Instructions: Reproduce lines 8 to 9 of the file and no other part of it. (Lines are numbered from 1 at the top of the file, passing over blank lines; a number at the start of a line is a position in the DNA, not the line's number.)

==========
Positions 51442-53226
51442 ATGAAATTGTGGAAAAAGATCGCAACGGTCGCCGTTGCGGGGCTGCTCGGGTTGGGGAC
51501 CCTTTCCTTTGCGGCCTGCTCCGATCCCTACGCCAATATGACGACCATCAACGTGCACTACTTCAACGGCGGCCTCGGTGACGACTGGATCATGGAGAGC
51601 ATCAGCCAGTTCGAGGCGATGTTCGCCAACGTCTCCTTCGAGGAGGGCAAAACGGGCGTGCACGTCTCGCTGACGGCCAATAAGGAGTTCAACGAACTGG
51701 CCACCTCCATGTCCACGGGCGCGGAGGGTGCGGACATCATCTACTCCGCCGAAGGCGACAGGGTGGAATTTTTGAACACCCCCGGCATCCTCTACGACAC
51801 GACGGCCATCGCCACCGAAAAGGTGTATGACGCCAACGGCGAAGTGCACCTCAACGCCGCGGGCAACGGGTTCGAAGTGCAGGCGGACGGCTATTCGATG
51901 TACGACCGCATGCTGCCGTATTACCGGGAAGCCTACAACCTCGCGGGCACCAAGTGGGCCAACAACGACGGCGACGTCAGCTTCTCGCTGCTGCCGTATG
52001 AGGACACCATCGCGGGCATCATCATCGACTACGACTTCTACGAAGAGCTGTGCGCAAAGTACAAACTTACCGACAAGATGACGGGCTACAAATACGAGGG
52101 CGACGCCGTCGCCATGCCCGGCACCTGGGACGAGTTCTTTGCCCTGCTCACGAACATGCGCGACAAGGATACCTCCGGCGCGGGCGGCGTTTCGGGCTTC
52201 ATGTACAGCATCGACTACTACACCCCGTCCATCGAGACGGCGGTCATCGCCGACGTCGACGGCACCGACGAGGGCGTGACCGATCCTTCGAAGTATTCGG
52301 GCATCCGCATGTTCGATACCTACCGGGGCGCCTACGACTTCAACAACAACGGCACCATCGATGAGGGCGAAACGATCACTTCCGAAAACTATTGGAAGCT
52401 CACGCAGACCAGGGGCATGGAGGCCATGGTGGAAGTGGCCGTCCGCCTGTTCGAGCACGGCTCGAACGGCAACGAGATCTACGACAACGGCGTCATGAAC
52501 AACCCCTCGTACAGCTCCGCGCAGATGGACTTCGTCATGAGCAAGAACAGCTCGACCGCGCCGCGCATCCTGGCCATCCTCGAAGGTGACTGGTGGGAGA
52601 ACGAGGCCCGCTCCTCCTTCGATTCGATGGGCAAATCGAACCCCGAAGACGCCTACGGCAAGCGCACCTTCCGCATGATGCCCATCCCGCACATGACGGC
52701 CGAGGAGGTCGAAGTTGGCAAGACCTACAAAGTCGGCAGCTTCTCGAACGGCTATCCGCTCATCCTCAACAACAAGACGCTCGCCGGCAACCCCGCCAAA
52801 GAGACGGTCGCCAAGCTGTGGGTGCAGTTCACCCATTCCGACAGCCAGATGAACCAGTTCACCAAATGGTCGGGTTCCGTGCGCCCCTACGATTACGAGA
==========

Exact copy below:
52001 AGGACACCATCGCGGGCATCATCATCGACTACGACTTCTACGAAGAGCTGTGCGCAAAGTACAAACTTACCGACAAGATGACGGGCTACAAATACGAGGG
52101 CGACGCCGTCGCCATGCCCGGCACCTGGGACGAGTTCTTTGCCCTGCTCACGAACATGCGCGACAAGGATACCTCCGGCGCGGGCGGCGTTTCGGGCTTC